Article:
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Amatrice, Italian mayor says town, 'not here any more' after strong earthquake, The worst hit towns were believed to be Accumoli, Amatrice, Posta and Arquata del Tronto, Cari told Reuters, adding that helicopters would be sent up at first light to assess the damage.
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Lina Mercantini of Ceselli, Umbria, told Reuters: “It was so strong. It seemed the bed was walking across the room by itself with us on it.”
Urbani, in the town of Scheggino, said: “Dear God it was awful. The walls creaked and all the books fell off the shelves.”
Amatrice, Italian mayor says town, 'not here any more' after strong earthquake
Residents of Rome, 170km (105 miles) from the registered epicentre, were woken by the quake, which rattled furniture and swayed lights in most of central Italy.
A 5.5 magnitude aftershock hit the same region an hour after the initial quake.
Prime Minister Matteo Renzi’s spokesman said the government was in touch with the country’s civil protection agency and following the situation closely.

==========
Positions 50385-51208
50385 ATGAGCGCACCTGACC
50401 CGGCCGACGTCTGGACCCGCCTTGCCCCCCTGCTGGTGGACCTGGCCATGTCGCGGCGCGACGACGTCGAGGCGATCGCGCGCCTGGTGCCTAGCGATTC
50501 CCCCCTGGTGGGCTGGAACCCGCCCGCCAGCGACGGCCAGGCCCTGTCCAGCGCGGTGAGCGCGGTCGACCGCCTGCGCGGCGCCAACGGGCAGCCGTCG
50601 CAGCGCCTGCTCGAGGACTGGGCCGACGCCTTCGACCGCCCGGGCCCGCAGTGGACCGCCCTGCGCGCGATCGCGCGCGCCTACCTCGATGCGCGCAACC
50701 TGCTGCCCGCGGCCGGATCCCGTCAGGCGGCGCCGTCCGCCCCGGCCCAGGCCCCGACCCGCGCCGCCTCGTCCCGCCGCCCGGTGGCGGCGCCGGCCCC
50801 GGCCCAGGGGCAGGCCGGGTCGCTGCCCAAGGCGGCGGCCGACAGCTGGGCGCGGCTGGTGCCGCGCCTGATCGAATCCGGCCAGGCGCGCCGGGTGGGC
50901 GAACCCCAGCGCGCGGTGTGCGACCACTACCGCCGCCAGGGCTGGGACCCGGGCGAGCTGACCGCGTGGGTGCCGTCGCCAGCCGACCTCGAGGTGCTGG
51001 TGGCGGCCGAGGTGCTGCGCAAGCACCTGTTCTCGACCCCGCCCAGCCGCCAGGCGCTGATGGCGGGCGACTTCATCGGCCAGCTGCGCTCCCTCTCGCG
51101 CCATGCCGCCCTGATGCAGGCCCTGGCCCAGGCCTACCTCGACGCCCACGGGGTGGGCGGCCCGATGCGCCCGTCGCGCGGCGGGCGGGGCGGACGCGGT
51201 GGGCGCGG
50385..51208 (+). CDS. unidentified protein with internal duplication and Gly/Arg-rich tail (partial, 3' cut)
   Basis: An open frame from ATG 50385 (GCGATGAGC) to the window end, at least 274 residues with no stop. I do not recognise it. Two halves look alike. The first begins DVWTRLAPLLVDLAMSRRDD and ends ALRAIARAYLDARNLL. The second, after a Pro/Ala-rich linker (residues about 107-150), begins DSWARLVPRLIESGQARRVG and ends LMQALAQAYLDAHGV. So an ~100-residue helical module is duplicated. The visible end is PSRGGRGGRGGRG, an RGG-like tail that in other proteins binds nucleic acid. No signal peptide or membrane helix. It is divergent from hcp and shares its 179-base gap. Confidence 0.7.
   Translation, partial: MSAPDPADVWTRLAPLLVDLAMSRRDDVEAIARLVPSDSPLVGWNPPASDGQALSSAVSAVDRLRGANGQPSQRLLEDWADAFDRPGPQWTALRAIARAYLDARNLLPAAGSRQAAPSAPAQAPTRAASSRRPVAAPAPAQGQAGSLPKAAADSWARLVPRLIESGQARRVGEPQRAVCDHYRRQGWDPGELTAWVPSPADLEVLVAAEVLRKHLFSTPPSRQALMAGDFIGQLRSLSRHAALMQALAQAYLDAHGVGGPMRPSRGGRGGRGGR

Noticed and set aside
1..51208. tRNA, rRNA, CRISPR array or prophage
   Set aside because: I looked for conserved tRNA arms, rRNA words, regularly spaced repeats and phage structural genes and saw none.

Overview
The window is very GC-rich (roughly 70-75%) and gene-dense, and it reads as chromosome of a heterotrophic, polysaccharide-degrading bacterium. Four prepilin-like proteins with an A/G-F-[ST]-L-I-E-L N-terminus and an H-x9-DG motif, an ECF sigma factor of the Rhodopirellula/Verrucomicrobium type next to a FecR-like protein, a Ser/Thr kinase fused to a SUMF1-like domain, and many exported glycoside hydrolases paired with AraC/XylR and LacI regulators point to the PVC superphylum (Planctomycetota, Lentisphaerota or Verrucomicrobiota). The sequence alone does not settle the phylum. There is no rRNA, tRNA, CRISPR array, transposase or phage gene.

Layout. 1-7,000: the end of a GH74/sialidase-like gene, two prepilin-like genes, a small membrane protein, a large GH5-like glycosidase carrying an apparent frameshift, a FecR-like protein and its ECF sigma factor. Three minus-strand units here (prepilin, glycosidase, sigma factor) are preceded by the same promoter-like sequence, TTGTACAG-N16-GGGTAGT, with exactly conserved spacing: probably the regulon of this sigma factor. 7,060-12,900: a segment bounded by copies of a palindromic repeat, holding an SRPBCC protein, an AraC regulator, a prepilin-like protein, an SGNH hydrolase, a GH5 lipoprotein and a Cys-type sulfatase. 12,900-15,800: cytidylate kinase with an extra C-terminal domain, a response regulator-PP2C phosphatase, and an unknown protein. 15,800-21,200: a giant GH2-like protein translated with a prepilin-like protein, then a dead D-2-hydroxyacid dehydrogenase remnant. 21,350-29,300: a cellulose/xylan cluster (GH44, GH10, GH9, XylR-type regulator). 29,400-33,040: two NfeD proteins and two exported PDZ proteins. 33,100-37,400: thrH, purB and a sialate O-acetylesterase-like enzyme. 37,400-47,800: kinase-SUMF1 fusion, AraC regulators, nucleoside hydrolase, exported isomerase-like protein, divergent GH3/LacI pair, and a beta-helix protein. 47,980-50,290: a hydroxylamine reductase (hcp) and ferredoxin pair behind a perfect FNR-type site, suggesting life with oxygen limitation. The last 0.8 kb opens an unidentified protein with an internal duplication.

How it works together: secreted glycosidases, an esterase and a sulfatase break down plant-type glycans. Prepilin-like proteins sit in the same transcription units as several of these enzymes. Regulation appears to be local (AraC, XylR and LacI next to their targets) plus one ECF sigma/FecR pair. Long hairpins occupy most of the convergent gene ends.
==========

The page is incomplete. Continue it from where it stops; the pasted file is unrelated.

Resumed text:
The last major earthquake to hit Italy struck the central city of L’Aquila in 2009, killing more than 300 people.
A refuge on the Gran Sasso mountain, popular with hikers and climbers, said on its Facebook page that a large piece of rock had collapsed in Wednesday’s quake.
An earthquake recorded at magnitude 6.2 has struck central Italy, with reports of extensive damage, people trapped, others fleeing into the streets and blackouts near the epicentre.
The mayor of the small town of Amatrice said residents were buried under debris and the town “isn’t here any more”.
The US Geological Survey said the quake hit near the town of Norcia in the region of Umbria at 3.36am. The European Mediterranean Seismological Centre put the magnitude at 6.1 and said the epicentre was north-east of Rome, near Rieti.
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